Creativity is allowing yourself to make mistakes. Art is knowing which ones to keep. Musings from someone who sees stories everywhere.

Monday, November 14, 2011

spiders, spammers, sweet tongued flatterers

I haven't posted personal stuff here of late. I've mainly posted links to my published writing (yes' I wrote that stuff and they're my original ideas). But a recent deluge of fake 'comments' have urged me to speak out.

What is it with unscrupulous freeloaders and shameless self-promoters?

Every day for months, my blog's been swamped with thinly disguised 'comments' which are nothing but promos and links to the poster's e-commerce sites. These comments may be generated with plausible human sounding names by spiders and other mysterious creatures stalking cyberspace. But I'm human and can clearly see through the ruse.

Readers are most welcome to post genuine comments and generate legitimate and relevant discussions. BUT I do not encourage 'comments' here which have no connection with my blog's content, but are solely meant to promote sales of some on line stores.

My blog is not here for spammers to flood the comments space with free advertising.

Even if you add something like "content was useful" as a preamble to a promo of your commercial venture, such comments will be still be detected and sytematically deleted. Don't waste my time and yours.

If you want to promote your on line store for flowers, candy, gadgets or whatever, kindly advertise these in appropriate venues.

Sigh! and back to work.

Sunday, November 06, 2011

Fate and the individual as a shaper of his own destiny

Man of a Thousand Chances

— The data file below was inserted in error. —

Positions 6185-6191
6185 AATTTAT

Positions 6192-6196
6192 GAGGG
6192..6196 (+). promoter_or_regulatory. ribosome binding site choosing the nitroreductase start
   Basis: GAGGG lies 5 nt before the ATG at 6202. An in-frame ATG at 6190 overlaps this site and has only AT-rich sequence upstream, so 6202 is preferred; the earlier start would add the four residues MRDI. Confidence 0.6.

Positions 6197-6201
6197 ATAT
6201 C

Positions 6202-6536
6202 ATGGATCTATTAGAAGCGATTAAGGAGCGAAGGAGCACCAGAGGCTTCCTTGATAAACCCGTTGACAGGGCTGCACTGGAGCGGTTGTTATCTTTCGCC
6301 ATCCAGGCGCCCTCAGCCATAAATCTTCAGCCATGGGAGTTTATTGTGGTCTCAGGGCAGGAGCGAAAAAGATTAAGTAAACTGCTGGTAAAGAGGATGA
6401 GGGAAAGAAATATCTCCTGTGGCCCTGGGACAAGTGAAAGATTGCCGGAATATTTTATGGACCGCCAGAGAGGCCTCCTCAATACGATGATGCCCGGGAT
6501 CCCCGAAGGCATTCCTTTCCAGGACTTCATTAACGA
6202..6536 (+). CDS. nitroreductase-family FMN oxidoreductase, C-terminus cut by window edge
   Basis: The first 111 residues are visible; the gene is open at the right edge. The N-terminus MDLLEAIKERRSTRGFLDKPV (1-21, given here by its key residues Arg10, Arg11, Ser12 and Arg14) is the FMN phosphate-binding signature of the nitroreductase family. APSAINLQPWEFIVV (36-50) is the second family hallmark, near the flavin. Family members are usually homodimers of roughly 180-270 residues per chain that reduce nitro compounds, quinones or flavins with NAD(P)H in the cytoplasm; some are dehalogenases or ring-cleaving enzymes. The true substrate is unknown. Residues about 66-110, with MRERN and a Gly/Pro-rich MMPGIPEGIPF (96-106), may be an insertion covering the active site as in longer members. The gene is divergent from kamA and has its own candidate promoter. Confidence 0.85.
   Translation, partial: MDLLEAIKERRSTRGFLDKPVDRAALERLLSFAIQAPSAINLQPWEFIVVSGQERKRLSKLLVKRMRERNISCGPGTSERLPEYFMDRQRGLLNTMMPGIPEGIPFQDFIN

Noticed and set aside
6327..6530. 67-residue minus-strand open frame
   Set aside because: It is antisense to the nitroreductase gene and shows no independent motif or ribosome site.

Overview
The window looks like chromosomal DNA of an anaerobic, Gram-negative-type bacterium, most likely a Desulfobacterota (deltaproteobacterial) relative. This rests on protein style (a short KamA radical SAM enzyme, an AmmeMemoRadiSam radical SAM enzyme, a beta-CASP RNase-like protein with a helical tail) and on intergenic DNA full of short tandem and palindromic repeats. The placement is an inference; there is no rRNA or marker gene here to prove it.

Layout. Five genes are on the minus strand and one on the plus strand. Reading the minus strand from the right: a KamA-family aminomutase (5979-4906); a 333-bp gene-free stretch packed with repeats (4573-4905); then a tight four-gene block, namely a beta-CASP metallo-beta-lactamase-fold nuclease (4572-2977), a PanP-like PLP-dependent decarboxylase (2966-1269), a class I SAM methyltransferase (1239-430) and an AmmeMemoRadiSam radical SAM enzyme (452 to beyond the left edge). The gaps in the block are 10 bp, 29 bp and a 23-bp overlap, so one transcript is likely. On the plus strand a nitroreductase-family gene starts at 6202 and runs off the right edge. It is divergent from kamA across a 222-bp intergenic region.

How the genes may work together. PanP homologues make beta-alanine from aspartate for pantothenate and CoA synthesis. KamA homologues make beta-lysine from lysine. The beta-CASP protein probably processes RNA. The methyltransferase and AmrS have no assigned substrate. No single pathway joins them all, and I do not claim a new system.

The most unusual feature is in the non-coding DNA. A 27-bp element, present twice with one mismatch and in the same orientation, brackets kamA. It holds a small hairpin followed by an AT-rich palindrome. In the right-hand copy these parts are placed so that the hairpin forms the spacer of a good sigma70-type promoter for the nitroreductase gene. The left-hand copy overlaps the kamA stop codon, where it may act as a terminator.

Author: Tulsi Badrinath      Hachette

Why do the just and innocent suffer for no apparent fault of their own? And why do some people get away with murder most foul? Why are some blessed with more money than they know what to do with, while others are forced to lead a hand-to-mouth existence? These and allied questions, which most of us wonder about at some point in our lives, are examined in the course of this novel. At first glance, middle aged, greying, careworn Harihar Arora seems anything but heroic. Striving to rise above petty joint family rivalries where he is the underdog younger son,Harihar secures a job as assistant to the curator of the Madras Museum. He struggles to make ends meet on a modest salary, and plug the unforeseen places from where his money leaks away triumphantly. Settling his darling daughter Meeta into a happy marriage is his primary concern, and the means he adopts to arrange for the money fall on the wrong side of conventional morality.

Harihar is by turns both a victim and a mover of his own fate. Beneath the beguilingly simple surface of an interesting story are deeper philosophical questions which Harihar, and by extension, the reader, are compelled to examine. In the end, Harihar sees that “life, despite the worst of circumstance, was not a prison. Each day with every single thought and act of his, he was building his future lives. If he paid attention to the now, he would ensure an excellent, though indescribable, later.”

My detailed review can be read in Sunday Herald